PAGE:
Burris said she urges Fort Coffee residents to take care of “their own space.” If drugs are allowed in the homes of citizens, they have no reason to complain about the crime rate, she said. If each person fights the problem by starting at home, drugs can be eliminated from Fort Coffee, she believes.
The town council recently asked the Oklahoma Highway Patrol and other law enforcement to step up their rounds through Fort Coffee, but the request was counteracted by a handful of distrustful residents who phoned police and complained they were being watched by officers.
That mentality has to end if the town wants to make progress, Burris said.
“I moved here for a country environment,” Burris said. “If I wanted to be surrounded by drugs, I would have stayed in the city.”
The bad image makes it difficult to attract businesses to Fort Coffee, so the town has a tiny budget largely made up of taxes from propane and other rural services. The town must rely on volunteer work for any improvements its receives.
Despite the uphill battle, Burris believes Fort Coffee is ready to clean up its image and make progress.
The city of Hartshorne recently donated tornado sirens to the town, but Fort Coffee doesn’t have enough money to put them on poles, Burris said. It will take donations and volunteers to get the job done.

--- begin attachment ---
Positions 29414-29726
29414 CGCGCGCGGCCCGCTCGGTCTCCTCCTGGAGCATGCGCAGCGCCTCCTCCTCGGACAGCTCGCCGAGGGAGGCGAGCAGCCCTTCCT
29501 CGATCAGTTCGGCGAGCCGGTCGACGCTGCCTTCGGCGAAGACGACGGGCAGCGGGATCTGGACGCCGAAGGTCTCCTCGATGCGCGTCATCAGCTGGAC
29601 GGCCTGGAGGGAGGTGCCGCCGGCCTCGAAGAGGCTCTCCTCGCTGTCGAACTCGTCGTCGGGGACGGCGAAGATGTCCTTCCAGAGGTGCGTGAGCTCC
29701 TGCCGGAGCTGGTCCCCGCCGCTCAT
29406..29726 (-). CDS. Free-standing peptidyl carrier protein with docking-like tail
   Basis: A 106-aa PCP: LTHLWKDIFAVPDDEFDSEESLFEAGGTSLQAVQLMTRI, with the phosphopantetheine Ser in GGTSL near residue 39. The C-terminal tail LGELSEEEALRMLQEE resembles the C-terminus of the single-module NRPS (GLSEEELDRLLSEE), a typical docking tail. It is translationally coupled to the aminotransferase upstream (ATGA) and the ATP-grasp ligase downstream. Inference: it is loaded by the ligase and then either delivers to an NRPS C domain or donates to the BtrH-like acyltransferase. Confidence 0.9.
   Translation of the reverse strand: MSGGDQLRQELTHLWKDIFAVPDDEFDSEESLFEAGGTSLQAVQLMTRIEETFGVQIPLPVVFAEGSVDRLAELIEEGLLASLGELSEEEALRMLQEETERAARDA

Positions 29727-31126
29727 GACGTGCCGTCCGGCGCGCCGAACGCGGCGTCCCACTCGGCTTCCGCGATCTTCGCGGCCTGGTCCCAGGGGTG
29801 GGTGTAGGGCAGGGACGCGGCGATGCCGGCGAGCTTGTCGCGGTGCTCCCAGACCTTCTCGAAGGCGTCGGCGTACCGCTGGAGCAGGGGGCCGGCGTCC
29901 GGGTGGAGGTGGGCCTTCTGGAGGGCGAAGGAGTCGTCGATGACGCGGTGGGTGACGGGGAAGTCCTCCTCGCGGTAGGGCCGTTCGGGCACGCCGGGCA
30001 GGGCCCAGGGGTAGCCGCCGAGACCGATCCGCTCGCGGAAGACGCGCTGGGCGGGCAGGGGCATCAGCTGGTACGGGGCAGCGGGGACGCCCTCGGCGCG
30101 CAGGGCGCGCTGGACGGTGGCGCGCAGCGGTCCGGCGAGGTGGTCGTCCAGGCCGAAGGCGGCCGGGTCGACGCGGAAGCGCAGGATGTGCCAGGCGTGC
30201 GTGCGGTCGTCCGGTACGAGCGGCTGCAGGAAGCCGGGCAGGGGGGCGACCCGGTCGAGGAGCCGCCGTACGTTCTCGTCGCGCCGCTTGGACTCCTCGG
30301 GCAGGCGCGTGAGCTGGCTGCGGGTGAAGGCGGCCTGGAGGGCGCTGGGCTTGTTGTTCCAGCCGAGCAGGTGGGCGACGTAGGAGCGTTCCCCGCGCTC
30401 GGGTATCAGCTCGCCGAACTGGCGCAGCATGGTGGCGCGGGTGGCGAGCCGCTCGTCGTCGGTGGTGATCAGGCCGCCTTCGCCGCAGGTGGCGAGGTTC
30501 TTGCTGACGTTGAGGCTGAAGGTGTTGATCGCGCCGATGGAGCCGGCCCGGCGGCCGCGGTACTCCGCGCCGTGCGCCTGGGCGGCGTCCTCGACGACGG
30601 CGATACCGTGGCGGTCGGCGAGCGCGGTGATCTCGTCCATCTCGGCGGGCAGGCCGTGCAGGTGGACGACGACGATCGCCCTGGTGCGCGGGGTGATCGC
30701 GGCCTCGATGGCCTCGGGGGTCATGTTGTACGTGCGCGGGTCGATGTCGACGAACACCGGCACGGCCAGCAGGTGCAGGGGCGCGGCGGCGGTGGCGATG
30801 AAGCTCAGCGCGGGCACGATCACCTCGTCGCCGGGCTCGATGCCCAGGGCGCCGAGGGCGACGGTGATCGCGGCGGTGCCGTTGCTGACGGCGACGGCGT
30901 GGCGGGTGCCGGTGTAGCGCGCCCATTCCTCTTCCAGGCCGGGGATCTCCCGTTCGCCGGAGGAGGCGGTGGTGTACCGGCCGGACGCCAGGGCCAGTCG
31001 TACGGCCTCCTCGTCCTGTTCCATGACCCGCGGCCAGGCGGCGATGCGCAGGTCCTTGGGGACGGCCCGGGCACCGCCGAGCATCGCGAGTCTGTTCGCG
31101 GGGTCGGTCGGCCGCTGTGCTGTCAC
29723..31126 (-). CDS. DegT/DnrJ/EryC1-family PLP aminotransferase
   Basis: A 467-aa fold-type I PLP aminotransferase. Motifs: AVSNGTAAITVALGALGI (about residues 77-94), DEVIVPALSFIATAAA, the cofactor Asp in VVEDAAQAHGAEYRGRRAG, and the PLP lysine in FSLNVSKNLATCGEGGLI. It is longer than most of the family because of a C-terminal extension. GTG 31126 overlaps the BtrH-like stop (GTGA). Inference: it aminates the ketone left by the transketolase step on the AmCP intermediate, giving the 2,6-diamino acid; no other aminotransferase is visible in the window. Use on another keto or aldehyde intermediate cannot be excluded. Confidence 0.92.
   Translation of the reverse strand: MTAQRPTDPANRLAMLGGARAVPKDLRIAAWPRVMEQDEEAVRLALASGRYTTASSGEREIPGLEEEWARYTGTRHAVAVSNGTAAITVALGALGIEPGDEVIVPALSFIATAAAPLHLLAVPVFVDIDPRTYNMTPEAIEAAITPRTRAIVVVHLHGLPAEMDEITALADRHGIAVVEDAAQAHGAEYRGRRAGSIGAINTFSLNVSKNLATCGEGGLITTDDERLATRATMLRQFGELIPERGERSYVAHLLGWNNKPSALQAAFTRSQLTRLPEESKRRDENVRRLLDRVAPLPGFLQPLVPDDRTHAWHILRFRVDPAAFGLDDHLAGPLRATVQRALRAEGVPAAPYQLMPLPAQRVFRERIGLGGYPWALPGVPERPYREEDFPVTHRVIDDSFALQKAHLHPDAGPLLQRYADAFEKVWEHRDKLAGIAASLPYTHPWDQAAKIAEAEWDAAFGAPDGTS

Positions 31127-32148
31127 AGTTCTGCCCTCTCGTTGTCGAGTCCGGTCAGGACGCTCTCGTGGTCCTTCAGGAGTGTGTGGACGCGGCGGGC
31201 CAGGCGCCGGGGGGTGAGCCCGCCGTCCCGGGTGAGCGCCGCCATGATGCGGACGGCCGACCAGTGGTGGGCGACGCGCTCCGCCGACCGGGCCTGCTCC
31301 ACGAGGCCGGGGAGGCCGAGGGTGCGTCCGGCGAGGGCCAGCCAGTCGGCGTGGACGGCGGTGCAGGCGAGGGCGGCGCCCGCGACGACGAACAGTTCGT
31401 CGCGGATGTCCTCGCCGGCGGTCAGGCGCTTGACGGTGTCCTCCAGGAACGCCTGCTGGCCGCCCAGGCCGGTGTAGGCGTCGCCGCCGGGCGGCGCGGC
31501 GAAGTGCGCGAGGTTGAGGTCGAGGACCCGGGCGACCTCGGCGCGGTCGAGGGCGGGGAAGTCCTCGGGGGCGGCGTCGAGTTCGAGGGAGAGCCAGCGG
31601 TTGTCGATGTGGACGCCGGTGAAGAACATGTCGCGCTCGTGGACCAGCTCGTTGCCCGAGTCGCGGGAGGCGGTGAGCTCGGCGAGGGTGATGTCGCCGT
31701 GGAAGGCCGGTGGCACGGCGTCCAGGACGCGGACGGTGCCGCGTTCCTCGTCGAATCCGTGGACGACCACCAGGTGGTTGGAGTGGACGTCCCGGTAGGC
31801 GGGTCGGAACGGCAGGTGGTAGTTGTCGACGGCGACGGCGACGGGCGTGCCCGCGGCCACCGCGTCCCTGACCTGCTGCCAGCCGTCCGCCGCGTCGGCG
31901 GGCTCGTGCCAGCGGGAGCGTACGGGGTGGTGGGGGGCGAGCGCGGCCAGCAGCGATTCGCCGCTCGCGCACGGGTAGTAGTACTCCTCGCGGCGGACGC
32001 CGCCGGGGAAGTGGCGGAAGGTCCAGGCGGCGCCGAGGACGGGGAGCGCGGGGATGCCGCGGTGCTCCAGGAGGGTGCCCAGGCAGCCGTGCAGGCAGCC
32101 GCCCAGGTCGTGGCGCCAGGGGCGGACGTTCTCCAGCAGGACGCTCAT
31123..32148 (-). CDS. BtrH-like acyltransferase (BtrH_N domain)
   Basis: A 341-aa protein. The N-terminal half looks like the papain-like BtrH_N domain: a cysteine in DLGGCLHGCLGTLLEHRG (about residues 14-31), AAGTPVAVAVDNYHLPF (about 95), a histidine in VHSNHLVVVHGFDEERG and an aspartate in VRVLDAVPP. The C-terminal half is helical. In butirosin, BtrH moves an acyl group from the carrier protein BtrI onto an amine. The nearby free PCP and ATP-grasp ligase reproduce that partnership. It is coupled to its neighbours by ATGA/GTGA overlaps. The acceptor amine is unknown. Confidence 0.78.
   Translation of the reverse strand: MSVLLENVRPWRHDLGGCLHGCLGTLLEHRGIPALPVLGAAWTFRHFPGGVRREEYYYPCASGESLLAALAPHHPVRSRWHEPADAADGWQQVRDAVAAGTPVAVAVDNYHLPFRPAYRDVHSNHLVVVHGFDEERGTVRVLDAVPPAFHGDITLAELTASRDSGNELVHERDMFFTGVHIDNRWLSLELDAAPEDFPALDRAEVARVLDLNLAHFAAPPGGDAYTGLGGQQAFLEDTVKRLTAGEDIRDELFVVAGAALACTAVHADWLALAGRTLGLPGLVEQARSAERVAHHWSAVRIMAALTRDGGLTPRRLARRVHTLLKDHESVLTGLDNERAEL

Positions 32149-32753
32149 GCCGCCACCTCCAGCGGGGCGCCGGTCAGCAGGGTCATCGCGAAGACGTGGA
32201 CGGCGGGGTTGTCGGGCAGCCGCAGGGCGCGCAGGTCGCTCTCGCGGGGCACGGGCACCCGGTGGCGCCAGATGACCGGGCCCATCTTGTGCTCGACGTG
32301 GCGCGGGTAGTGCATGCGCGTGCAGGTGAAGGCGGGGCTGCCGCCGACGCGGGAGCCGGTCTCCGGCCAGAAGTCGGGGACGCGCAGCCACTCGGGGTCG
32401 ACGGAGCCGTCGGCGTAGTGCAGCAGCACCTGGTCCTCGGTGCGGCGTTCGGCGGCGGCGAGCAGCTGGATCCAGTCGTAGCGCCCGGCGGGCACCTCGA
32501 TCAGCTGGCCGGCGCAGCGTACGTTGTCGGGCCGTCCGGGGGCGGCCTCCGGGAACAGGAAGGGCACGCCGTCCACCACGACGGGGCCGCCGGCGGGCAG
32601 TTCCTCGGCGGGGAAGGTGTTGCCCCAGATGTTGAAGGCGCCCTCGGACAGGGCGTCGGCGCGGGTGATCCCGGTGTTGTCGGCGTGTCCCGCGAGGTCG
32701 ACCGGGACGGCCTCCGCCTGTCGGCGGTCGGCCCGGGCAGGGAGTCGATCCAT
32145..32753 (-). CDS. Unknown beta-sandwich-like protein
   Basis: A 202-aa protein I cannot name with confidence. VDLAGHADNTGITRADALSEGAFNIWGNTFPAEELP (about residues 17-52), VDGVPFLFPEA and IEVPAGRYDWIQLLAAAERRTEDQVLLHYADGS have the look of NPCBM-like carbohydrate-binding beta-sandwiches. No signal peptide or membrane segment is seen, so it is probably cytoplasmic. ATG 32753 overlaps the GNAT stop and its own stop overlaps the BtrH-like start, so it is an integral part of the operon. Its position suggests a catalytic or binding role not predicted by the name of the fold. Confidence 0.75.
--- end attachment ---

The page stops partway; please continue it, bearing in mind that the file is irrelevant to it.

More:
Last year, Burris requested and received the aid of a prison work crew to clean up the town park. Dozens of Fort Coffee residents provided food for the workers at a moment’s notice.
The Spiro East Water Association is partnering with Fort Coffee to study the feasibility of running six-inch water lines to the community. The larger lines are needed to add more fire hydrants to the town’s seven-hydrant system.
Police protection is a top priority, Burris said. The town is looking for a benefactor who will donate the first-year salary of a part-time police officer. Fines would take care of the salary in years to come, she said.
In early May, Burris attended the National Black Mayors Conference in Philadelphia. She was elected third vice president of the national organization but thinks it is more important that she made contacts with other black mayors. At least one promised to bring Fort Coffee an old fire truck that can be used by the town’s volunteer fire department, Burris said.
Carolyn Triplett, town council member, said Burris works hard and investigates the issues before taking a stance.
“She’s done a lot to improve the community — a lot of legwork,” Triplett said. “We’re really moving along because of her. She acts quickly and knows how to delegate her authority.”
J.L. Williams, superintendent of Spiro Schools, said Burris is a good employee but also contributes to the futures of students. For 15 years, Burris has funded the yearly $500 African-American Excellence Award for students.
“She’s a fine person,” Williams said. “She is one of two people who
fund individual scholarships in our town. Any amount is more than what